Proper handwashing also helps prevent the spread of cold and flu by removing viruses that get onto hands from coughs and sneezes. This is particularly important during flu season. Materials to promote good hand hygiene during peak seasons of respiratory illness or flu transmission can be found at this link.
Healthcare-associated infections (HCAI), also known as nosocomial infections, affect 15.5% of patients in developing countries and contribute to antimicrobial resistance, which causes 700,000 deaths each year.[x] HCAIs impact hundreds of millions of patients every year, and often lead to other infections, long-term disability, and death. HCAIs prolong recovery time and hospital stays, result in morbidity, increase medical costs, and pose life-threatening risks for patients.[xi]
Adherence to proper hand hygiene in healthcare settings can prevent most HCAIs. For effective hand hygiene, all staff in healthcare facilities must wash or disinfect their hands at 5 critical moments: before patient contact, before an aseptic task, after body fluid exposure risk, after patient contact, and after contact with patient surroundings.[xii] Good hand hygiene in healthcare saves millions of lives, but currently only about 40% of healthcare workers globally practice good hand hygiene.[xiii]
Visit our key topics page on Hygiene in Healthcare Facilities to learn more.
Handwashing with soap can play a key role in preventing or slowing outbreaks. For example, proper handwashing with soap can remove the germs that cause Ebola Virus Disease or other hemorrhagic infections.
Ebola virus disease is a severe and often fatal acute viral hemorrhagic infection that can spread from animal to human and from human to human, both through direct contact with an infected person or animal’s bodily fluids and through contact with surfaces that have been contaminated with infected bodily fluids. Handwashing with soap is an important component of Ebola prevention.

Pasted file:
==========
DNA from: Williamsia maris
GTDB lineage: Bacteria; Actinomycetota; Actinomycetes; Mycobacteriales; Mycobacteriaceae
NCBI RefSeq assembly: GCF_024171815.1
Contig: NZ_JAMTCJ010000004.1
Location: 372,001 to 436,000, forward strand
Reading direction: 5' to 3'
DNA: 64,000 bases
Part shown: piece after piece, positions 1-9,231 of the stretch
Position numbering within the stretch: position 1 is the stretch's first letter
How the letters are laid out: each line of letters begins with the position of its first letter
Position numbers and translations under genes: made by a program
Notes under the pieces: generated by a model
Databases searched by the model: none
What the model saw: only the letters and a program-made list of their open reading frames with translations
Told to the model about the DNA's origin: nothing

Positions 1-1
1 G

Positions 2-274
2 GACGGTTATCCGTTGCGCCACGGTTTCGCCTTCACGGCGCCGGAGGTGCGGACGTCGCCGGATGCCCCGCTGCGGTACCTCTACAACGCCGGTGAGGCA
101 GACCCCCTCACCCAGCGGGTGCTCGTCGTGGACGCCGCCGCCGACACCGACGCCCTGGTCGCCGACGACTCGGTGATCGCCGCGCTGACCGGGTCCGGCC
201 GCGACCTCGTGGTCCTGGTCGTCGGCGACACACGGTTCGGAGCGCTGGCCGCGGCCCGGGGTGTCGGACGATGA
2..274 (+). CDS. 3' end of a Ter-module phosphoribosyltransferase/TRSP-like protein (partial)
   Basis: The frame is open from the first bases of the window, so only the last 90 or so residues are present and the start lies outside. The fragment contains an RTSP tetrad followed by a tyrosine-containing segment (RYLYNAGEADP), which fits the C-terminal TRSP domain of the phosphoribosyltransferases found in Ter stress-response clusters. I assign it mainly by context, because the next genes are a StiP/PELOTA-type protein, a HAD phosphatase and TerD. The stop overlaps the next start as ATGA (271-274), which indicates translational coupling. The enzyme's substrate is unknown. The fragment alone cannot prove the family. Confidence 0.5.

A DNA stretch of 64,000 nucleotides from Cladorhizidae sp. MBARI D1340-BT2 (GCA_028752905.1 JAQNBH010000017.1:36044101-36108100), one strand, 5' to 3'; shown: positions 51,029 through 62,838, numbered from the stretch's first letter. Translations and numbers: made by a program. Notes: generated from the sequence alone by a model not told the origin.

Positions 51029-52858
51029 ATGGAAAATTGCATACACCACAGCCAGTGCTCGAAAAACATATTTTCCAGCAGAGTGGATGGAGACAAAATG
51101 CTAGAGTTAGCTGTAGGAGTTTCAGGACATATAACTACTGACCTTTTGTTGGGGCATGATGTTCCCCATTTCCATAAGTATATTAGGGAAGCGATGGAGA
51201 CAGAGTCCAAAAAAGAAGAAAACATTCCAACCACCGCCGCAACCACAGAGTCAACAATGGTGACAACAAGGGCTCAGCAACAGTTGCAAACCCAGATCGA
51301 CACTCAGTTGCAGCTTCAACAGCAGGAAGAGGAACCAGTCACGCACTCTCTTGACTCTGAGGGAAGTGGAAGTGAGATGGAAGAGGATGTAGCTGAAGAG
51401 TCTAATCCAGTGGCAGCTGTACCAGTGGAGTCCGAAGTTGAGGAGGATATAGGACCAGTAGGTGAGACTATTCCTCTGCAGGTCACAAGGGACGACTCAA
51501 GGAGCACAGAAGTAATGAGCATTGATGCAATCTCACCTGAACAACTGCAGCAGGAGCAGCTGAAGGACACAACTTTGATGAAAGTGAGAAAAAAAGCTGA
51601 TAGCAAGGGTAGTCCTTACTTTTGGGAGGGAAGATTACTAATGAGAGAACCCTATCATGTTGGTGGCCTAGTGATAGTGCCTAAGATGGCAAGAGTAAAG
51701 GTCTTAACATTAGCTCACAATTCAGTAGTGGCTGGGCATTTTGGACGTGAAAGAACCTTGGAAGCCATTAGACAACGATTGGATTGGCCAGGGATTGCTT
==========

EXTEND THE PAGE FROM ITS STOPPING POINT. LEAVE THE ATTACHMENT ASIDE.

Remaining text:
Handwashing with soap is also critical in preventing cholera and other highly contagious enteric bacterial infections. Cholera, which is caused by ingesting contaminated water or food, is estimated to kill up to 143,000 people every year. Handwashing with soap is essential to halting the spread of cholera after an outbreak has been declared, particularly when combined with early detection and rapid response.[xiv] Read our fact sheet to learn more.
Helminths, Intestinal Worms, and Parasitic Infections
Studies have shown that handwashing with soap reduces the incidence of skin diseases and eye infections like trachoma.[xv][xvi] Research also shows that handwashing with soap reduces the incidence of intestinal worms, particularly ascariasis and trichuriasis.[xvii] Handwashing with soap is the most effective way to prevent pinworm infections.[xviii]